Flamingo checks out turkey.
Fanning the tail
More intent on propagating than on strutting.
We’re lucky to have a pair of bald eagles nesting within walking distance of our home. Occasionally we clamber through the woods to check on the couple, but we’re careful to not disturb them. We stay a hundred yards away from their nest tree and spy on them through binoculars.
On March 12 Rich witnessed a remarkable trait of eagle parentage. Incubation is a female task with most birds. The male rarely sits. Not so with bald eagles. The soon-to-be father helps keep the eggs warm. Rich happened to be near the nest during the changing of the guard.
Watching from a distance.
He could see just the white crown of the sitting eagle’s head protruding from the huge nest built high in a white oak tree. Its mate perched on a limb about 50 yards away. Suddenly the sitting bird climbed off the eggs, spread its wings, and began circling the nest. Its mate joined the circling. After a few revolutions around the nest the recently sitting bird made a beeline north, presumably to look for dinner. The remaining eagle circled a few more times before settling down on a branch near the nest. After a minute or two it hopped into the nest and settled down over the eggs.
Who was who? Male and female bald eagles look alike, so Rich couldn’t tell if the male or female was the first incubator. It doesn’t really matter. Cooperation between the two is fascinating as this link shows.
Eagle parentage is an exercise in teamwork. The pair built the nest, take turns incubating, and both hunt for nestling food.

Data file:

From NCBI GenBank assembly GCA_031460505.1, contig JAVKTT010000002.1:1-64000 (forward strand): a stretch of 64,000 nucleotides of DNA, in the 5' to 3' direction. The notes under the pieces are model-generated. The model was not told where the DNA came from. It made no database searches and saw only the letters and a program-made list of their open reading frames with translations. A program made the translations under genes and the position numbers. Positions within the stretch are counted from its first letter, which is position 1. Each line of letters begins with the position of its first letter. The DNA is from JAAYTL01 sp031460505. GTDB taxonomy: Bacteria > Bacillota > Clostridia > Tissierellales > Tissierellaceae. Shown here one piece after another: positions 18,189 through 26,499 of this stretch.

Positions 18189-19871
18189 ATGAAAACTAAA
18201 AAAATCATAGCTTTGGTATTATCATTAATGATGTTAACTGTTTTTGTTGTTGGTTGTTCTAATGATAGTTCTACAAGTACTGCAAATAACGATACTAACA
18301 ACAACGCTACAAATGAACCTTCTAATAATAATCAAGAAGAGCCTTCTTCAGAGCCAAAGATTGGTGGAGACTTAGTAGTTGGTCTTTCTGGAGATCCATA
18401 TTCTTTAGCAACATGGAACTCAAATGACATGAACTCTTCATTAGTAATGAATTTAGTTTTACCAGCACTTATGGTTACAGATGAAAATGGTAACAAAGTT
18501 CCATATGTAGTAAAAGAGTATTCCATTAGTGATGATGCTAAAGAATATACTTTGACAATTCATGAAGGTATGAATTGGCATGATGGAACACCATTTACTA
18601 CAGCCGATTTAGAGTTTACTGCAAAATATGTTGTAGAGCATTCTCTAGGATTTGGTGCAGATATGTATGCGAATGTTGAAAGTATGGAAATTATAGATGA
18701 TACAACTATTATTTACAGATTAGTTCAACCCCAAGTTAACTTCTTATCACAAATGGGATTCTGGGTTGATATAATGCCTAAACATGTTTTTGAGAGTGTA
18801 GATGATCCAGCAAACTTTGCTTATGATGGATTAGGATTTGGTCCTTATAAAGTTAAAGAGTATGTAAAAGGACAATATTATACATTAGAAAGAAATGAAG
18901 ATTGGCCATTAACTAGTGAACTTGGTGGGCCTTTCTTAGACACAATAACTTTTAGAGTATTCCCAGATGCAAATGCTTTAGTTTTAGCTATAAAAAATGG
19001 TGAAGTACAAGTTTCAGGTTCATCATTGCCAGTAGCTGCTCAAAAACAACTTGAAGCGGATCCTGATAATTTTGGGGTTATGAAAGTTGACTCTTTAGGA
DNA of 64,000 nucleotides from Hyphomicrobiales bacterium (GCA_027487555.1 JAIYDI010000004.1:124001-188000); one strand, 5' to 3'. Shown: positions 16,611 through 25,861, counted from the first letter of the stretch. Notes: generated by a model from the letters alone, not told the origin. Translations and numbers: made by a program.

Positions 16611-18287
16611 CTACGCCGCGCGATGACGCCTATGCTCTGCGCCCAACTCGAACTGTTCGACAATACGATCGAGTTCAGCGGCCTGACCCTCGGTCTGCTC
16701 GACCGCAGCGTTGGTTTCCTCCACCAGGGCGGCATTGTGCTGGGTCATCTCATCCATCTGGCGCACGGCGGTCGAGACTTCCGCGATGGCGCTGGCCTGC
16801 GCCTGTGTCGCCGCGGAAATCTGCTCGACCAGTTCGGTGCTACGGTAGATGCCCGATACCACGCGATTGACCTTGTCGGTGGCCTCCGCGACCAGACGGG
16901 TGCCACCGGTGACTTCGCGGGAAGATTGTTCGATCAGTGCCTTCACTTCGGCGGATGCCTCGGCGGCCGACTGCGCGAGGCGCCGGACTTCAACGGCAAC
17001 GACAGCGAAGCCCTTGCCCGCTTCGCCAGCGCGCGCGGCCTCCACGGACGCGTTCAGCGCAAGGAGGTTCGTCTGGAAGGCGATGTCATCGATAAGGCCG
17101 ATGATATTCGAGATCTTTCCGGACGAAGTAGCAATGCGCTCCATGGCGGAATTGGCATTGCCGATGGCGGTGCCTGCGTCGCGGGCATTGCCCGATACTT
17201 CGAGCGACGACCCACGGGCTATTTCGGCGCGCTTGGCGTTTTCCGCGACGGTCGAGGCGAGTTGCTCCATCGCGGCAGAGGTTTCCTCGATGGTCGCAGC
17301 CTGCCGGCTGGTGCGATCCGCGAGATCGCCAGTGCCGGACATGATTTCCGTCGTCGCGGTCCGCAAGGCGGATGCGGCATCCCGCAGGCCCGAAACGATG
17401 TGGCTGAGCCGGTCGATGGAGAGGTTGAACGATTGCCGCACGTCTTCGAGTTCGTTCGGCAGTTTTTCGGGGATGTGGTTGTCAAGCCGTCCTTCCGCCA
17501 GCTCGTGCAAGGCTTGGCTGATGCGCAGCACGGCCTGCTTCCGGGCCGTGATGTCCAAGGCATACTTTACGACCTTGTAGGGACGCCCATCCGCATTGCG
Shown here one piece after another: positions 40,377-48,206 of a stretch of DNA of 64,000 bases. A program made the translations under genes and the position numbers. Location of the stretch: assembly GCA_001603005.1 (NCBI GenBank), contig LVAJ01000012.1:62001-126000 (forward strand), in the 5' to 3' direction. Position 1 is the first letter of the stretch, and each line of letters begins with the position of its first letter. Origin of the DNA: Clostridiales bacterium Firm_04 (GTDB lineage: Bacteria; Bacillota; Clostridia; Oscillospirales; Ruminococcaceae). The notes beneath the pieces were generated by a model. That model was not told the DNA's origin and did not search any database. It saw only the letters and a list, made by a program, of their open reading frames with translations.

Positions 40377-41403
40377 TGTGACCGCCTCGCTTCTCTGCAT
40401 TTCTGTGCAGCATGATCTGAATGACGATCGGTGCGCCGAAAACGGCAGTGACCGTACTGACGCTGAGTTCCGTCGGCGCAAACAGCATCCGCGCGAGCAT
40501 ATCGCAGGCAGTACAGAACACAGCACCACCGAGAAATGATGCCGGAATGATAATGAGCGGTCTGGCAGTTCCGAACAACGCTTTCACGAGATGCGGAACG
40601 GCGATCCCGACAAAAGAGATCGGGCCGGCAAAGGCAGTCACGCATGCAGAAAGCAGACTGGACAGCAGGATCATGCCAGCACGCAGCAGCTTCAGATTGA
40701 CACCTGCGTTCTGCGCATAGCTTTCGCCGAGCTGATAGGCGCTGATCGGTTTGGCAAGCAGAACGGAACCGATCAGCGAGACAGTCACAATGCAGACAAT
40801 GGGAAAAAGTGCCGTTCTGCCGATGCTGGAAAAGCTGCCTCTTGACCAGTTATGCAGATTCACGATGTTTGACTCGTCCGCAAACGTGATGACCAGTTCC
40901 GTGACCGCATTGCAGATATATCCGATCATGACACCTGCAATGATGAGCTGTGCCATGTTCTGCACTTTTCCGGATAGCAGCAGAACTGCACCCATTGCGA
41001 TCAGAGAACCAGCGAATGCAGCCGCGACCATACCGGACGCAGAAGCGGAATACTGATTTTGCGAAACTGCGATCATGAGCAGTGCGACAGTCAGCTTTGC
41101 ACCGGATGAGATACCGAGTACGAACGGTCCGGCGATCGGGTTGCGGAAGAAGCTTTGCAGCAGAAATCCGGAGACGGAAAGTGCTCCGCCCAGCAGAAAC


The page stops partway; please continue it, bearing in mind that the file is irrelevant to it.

Eagles share parenting duties. Photo by M. Norlander
Eagle nests are becoming more common everywhere. The birds mostly feed on fish, so likely nest locations are near rivers, lakes, or the ocean. Nests are enormous piles of sticks, usually high in a tree and easy to spot. Bald eagles don’t seem bothered by roads, stores, or houses and often nests are within sight of heavy human activity.
Find a nest, dress warmly and sit some distance away with a pair of binoculars. You’ll be treated to examples of outstanding parentage. We plan to spy on our local eagle pair from a distance through the 35-day incubation period and as they raise their chicks.
Nearly everyone who feeds birds across the eastern United States enjoys luring
The tufted titmouse is a year round resident in much of the Eastern United States. It’s late winter call is a sure sign of spring.
the black capped chickadee, white breasted nuthatch, downy woodpecker, goldfinch, and cardinal to the yard. All are fascinating nonmigrating birds of deciduous forests and suburbia. We love all these birds but especially enjoy the tufted titmouse.
The titmouse also loves living in suburban areas and wooded places. It’s a homebody that doesn’t migrate, so they can be seen all year. However,titmice are most commonly spotted when visiting feeders for meals of sunflower seeds.
The titmouse has a more limited range than chickadees or nuthatches. At Winding Pathways in Eastern Iowa we are near the northern and western edge of their range. From Iowa they range east to the Atlantic Ocean and south from New England to the Gulf of Mexico.
A titmouse has a surprisingly loud voice for such a small bird. We enjoy hearing them as we walk in our yard. To learn more about this beautiful bird, and to enjoy its song go to the Cornell University Laboratory of Ornithology’s website.